OMAHA, Neb. (KMTV) — It was a growing concern before the pandemic started, and now after a tough few months, farmers and suicide continues to be an alarming issue. Those in the industry say farmers must ask for help and those that know them to reach out to check on them.
"When everything just changes, and your future is unknown, you kind of live every day without a purpose like I don't know if this even matters anymore, so that takes a toll on the psyche,” said Mike Guenther, a dairy farmer north of Omaha.
Dumping milk didn't take place at his farm, but that's not to say it hasn't been a challenging year for his product.
"The tariffs hit, and so the market went back down and then when we're finally about ready to get back up again to a break-even price at that time COVID-19 hit,” said Guenther.
One thing certain about COVID-19 is that it brought tons of uncertainty with it, including for the Guenther family farm.
"Once having a hopeful future for our kids, we don't know how much longer we'll be able to be dairy farmers,” said Guenther.
Those questions along with financial concerns are not the only issues farmers are facing, and the pandemic isn't helping matters.
"We are a tough group of people, but everyone has their breaking point,” said Lukas Fricke, a hog farmer near David City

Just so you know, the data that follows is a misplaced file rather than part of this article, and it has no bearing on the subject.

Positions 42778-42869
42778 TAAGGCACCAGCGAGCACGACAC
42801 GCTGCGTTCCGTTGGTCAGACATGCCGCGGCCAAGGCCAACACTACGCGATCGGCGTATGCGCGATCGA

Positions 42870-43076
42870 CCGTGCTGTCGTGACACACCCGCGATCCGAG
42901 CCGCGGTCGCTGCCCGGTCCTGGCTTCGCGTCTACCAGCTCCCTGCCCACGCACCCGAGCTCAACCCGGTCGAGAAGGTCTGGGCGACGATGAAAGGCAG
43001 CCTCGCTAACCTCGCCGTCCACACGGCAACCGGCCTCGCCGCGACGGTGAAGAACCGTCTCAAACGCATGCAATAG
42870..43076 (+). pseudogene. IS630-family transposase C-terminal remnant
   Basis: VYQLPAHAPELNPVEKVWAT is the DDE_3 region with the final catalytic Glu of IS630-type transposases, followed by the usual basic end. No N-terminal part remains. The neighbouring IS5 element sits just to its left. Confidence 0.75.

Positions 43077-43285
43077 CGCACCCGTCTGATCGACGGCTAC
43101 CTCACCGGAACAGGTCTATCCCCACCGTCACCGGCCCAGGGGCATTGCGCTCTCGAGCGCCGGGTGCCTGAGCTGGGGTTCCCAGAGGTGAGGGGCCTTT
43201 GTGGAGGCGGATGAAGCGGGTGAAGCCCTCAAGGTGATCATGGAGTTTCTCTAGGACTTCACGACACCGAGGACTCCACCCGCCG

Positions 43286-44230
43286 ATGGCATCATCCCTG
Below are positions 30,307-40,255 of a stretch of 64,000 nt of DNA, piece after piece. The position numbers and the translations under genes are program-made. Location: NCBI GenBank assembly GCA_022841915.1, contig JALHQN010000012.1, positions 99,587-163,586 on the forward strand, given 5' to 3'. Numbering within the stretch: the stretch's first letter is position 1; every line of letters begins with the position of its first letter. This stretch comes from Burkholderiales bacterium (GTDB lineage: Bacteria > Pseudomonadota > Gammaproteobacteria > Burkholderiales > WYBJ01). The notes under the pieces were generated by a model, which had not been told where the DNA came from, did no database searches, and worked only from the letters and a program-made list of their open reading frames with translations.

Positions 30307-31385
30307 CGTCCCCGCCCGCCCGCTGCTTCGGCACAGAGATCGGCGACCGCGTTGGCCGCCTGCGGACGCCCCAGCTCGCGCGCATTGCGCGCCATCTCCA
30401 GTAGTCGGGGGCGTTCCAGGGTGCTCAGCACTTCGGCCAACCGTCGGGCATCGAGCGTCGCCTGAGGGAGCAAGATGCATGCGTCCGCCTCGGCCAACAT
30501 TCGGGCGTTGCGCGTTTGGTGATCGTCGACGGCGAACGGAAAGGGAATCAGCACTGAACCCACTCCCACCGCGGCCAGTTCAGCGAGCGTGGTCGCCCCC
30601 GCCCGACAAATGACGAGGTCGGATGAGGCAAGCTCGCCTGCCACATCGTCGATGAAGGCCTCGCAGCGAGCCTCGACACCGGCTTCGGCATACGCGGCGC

A study in January by the CDC found that farmers are among the most likely to die by suicide than other occupations. The same study also found that overall suicide rates for farmers had increased by 40% in less than two decades, and this was all before COVID-19
"This is a situation that you couldn't have planned and marketed for, there's nothing we could have done,” said Fricke.
Fricke says it's vital for farmers to pay attention to their mental health, and not let pride get in the way.
"You got to put that pride aside, which is hard because we are very individualistic people, but it's time that people ask for help if they need help,” said Fricke.
Being in rural locations can also make some farmers feel isolated. That's why it's critical for family and friends to check on them.
"Reach out with a phone call or a text or something and say hey are you doing…they don't always show the stress, but they are feeling it right now, and if you can help in any way, they'll appreciate that,” said John of
Fricke recommends calling the rural response hotline which can provide counseling services to farmers in need. Using technology to find one of the many other resources that can help during these trying times is also a good idea.
"It's taking that ability to ask for help, and for any farmer struggling, it's not hard to find help, it's not,” said Fricke.
To contact the Rural Response Hotline:
The National Suicide Prevention Lifeline